Global Pervasive Computational Epidemiology Seminar Series
Date/time: Thursday, October 20th, 11:30am – 12:30pm Eastern (USA)
Topic: Bayesian model calibration for constraining ABMs
Speaker: Dave Higdon
Abstract: DAgent-based models (ABMs) use rules at the individual (agent) level to simulate a social, ecologic, or social technical system, producing structured behavior when viewed at an aggregated level. ABMs allow consideration of interactions, behaviors, outcomes, and interventions at a very fine resolution, giving them a connection to reality that is often missing from more aggregated modeling approaches. Of course this comes with a price. For example, ABMs typically come with high computational cost, random realizations, and difficulty in capturing more aggregated properties of the real system. This talk will use a toy example to highlight the key concepts of Bayesian model calibration for constraining ABMs with observations; it’ll also touch on Approximate Bayesian Computation (ABC). I’ll then go on to show how such methodology can be used in more involved applications, using an ABM developed during the 2014 Ebola epidemic.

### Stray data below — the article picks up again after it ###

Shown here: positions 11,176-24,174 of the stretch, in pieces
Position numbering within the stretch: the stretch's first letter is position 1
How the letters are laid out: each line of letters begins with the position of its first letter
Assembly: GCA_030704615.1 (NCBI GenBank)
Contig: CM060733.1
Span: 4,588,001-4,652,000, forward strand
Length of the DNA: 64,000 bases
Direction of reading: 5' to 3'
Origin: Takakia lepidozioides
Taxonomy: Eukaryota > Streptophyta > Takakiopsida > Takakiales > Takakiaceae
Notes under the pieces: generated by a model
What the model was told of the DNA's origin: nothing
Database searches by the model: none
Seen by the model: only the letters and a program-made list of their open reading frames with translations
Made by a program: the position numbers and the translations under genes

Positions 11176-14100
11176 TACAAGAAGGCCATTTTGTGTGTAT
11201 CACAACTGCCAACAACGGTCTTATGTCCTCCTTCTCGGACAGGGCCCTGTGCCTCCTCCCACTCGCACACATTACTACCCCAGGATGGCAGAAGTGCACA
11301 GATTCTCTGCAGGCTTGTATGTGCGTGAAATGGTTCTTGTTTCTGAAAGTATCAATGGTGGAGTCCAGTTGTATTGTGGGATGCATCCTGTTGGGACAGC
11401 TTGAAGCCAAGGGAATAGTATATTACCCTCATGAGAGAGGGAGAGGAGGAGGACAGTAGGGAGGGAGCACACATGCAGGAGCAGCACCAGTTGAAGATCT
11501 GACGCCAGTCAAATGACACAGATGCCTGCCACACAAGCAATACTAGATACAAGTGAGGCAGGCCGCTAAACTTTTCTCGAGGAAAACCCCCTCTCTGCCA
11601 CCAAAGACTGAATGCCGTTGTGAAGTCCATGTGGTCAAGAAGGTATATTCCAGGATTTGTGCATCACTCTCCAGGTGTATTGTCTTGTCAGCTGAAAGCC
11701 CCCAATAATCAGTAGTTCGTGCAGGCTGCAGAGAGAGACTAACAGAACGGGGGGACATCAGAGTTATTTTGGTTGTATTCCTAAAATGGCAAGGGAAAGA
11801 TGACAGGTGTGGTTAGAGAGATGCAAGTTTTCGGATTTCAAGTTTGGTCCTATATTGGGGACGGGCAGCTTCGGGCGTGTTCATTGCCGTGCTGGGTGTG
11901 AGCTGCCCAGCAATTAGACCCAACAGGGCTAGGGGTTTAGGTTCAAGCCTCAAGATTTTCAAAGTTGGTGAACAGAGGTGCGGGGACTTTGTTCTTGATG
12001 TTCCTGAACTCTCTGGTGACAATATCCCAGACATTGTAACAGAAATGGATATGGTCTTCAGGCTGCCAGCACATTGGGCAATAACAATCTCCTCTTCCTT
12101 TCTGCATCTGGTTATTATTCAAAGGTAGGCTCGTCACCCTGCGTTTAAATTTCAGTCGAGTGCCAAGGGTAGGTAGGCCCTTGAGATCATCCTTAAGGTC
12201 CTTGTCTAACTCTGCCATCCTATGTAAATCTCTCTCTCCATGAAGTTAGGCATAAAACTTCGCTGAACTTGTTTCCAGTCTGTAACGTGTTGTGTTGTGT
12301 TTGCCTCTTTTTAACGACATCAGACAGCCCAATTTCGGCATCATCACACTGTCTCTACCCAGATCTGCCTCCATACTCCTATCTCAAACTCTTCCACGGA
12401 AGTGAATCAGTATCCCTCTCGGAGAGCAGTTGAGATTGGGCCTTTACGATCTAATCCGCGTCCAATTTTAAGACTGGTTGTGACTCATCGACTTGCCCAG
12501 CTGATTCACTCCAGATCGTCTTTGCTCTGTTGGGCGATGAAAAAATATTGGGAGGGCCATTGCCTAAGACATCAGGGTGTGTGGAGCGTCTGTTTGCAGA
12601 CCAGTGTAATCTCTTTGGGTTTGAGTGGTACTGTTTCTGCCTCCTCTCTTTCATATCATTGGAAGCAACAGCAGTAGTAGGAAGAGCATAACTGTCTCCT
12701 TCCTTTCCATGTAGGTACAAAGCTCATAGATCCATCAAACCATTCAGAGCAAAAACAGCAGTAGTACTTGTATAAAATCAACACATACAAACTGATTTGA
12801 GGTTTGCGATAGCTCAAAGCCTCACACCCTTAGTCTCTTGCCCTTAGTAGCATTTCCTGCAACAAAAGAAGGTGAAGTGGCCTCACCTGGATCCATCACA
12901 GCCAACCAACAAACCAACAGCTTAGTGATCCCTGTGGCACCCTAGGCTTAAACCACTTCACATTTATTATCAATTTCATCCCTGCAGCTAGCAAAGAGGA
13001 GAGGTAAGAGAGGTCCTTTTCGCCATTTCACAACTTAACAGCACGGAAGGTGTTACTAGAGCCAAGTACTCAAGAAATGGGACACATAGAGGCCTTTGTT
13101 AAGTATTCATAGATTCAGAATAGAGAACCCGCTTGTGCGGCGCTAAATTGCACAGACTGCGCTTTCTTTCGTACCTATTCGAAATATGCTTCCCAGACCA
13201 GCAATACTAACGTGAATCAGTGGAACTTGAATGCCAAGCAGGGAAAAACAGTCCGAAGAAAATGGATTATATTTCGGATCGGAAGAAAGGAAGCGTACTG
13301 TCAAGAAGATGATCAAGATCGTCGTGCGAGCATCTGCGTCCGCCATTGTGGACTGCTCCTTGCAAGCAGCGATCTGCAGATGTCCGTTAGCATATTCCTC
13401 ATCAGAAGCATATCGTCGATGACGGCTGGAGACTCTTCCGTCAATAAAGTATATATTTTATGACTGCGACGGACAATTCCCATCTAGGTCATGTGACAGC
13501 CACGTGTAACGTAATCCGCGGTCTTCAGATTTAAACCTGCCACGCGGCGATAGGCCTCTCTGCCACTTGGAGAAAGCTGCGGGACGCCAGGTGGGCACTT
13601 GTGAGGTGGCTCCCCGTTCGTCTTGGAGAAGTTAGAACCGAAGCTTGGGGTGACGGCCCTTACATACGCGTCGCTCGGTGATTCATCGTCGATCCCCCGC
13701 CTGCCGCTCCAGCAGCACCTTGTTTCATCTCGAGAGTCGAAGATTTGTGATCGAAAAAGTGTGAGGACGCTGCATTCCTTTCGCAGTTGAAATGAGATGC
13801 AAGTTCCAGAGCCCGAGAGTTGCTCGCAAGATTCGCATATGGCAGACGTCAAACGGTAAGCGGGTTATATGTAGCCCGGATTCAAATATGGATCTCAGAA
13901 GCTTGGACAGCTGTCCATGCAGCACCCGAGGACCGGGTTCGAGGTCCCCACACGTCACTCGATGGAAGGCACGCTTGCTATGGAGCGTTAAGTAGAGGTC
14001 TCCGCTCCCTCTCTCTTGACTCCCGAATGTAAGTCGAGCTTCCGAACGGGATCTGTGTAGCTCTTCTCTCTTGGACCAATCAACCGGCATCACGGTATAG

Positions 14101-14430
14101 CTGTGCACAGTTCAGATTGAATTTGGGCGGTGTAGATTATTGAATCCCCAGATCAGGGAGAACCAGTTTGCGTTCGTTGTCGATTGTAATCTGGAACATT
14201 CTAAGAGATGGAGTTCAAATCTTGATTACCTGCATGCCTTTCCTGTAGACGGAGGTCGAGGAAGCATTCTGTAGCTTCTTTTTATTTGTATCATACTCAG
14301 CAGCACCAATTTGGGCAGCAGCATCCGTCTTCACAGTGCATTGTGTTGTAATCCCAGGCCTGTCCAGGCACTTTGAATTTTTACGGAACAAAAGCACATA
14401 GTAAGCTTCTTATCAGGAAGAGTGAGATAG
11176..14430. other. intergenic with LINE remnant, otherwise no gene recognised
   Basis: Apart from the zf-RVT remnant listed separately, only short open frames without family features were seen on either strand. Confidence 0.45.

Speaker Bio: David M. Higdon is a professor in the Statistics Dept at Virginia Tech. Previously, he spent 10 years as a scientist or group leader of the Statistical Sciences Group at Los Alamos National Laboratory. He is an expert in Bayesian statistical modeling of environmental and physical systems, combining physical observations with computer simulation models for prediction and inference. Dr. Higdon has served on several advisory groups concerned with statistical modeling and uncertainty quantification and co-chaired the NRC Committee on Mathematical Foundations of Validation, Verification, and Uncertainty Quantification. He is a fellow of the American Statistical Association.